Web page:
Chopped is the Food Network's answer to Top Chef. Or, better yet, the answer to this question: "How can we make a show that sort of combines the premises of Top Chef and Iron Chef, but in a way that is not interesting at all, and looks like it was filmed in a basement?"
On Chopped, which I will assume no one else in the universe is watching, four chefs I have never heard of are given a basket of mildly dissonant ingredients and 20 minutes to make an appetizer with them. Three judges I have never heard of evaluate the dishes and eliminate one chef. The three remaining chefs are given a new basket of mildly dissonant ingredients and 30 minutes to make an entree. One more is eliminated. The final two chefs are given a new basket of mildly dissonant ingredients and 30 minutes to make a dessert. One wins $10,000. The other does not. They all go home, and the following week there are 4 new chefs.
Chopped is frustrating because the problems with the show are mostly not about the concept, which I think is fine, but in the absolutely horrendous execution:
-- The show looks like it's filmed in a basement kitchen somewhere. Maybe it's the lack of natural light, or the lack of a studio audience, but something about the filming makes the show feel so completely irrelevant to anything. On Top Chef, the chefs go out into the world, they shop at the supermarket, they interact with each other, you get the sense they really care about the competition, and they want to impress the judges, and there are some stakes. Here, you get the sense they plucked some chefs off the street and forced them to take part in this show. It doesn't even really seem like they want to be there. They're all crammed behind a counter and not given enough room to work. We don't get to know much about them at all. The show just feels empty.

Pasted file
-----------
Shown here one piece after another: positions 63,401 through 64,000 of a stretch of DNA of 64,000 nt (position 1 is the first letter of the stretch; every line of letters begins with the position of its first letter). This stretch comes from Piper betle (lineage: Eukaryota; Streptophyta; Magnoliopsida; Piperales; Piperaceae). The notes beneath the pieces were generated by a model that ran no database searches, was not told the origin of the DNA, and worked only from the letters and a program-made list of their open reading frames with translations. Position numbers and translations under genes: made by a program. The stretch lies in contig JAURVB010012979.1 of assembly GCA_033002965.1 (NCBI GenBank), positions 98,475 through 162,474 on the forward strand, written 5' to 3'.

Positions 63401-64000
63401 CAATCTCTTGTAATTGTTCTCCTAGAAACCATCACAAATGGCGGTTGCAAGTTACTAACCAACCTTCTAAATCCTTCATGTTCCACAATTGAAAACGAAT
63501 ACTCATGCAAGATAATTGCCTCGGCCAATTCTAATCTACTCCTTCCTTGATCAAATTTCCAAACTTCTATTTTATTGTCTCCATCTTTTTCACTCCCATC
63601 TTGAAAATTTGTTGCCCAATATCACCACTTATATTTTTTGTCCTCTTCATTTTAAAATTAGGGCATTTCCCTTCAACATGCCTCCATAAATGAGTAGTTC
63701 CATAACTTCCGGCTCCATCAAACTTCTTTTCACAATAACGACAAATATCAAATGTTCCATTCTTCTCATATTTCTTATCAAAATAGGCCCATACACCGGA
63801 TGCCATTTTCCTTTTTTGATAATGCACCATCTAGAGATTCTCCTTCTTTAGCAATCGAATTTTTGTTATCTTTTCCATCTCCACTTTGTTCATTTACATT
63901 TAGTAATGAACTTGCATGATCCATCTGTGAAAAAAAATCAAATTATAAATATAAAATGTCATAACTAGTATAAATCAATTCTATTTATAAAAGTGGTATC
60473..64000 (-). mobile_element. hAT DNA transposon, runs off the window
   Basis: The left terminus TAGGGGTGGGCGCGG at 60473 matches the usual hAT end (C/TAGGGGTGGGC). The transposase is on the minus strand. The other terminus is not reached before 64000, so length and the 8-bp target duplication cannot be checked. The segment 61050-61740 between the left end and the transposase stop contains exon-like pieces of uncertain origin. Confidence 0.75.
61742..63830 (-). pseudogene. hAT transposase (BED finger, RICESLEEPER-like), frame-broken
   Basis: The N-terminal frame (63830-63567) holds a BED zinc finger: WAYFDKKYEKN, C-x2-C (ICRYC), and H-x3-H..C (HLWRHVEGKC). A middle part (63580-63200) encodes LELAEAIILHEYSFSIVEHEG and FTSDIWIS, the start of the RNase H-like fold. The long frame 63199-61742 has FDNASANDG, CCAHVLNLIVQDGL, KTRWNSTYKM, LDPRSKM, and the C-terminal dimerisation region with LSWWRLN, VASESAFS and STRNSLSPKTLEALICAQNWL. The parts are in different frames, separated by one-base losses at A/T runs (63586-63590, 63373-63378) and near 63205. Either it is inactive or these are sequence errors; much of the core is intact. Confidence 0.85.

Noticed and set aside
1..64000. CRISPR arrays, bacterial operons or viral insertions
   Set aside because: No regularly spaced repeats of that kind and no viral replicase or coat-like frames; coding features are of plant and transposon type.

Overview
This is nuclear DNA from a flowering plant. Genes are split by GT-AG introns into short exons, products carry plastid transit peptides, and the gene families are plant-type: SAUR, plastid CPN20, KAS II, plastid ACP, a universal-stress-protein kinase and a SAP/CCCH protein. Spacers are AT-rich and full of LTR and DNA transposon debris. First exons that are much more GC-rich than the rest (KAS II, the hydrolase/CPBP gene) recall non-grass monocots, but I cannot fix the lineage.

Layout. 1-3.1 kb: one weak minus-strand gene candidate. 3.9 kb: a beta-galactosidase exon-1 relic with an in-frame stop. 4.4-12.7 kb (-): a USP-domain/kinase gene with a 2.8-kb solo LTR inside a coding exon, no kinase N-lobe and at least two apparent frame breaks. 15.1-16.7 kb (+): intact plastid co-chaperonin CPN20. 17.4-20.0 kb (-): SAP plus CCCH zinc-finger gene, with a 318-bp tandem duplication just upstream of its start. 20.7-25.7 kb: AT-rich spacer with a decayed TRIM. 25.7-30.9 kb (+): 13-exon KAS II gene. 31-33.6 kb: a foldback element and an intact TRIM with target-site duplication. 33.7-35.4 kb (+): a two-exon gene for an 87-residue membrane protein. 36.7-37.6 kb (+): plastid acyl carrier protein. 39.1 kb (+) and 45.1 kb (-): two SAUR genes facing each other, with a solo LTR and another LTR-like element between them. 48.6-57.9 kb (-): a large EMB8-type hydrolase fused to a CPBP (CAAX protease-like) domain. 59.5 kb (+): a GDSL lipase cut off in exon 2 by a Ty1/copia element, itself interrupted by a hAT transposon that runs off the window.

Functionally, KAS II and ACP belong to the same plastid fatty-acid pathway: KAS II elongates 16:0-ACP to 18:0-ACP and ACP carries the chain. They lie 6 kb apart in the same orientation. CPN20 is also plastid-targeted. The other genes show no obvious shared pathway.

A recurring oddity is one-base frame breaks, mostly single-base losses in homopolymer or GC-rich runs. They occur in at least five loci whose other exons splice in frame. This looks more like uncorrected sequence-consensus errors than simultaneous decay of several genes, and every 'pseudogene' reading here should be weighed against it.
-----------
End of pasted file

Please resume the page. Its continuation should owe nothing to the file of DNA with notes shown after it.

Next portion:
-- For whatever reason, no products seem to have agreed to let the show feature them, so every ingredient is labeled with a generic, intern-produced label, like "CORN" or "BEEF." So even when you know it's a bottle of Heinz ketchup, it's been covered with a white sticker and labeled. It makes the show look really cheap. This is a tiny nitpick, but it really makes a difference.
-- The chefs don't seem very good. One week, one of them dropped a piece of meat and served it anyway.
-- Top Chef works in part because we get to see chefs creating food we might like to eat. Iron Chef works because the chefs are forced to be creative with the secret ingredient. In Chopped, they occupy the boring middle ground between these two approaches -- chefs are forced to create unappetizing food no one would ever want, because no one would ever mix the ingredients they are given. Putting canned peaches, rice cakes, tofu, blueberries, and a lamb chop together into a salad is not appealing, and even if the contestants can figure out a way to make it palatable, who cares? No one will ever make this at home, and they're not really given enough time to do something super cool, so it's just all a pointless exercise in sticking to the rules of the show.
-- The judges then pretend the rules don't really exist, by saying things like "the rice cakes didn't really go with the peaches at all, those are very hard ingredients to use together." Well, fine, but you forced them to. Or, "you didn't cook the lamb long enough, lamb needs three hours to get tender." Well, fine, but you only gave them twenty minutes. So what do you expect?
-- And contestants seem to do best when they use half the forced ingredients as garnishes and basically get around the rules. So that's no fun.
This show is no fun at all. It is a mess. It is the worst cooking show I can imagine. And yet I keep watching it. I should be prevented from continuing to watch it.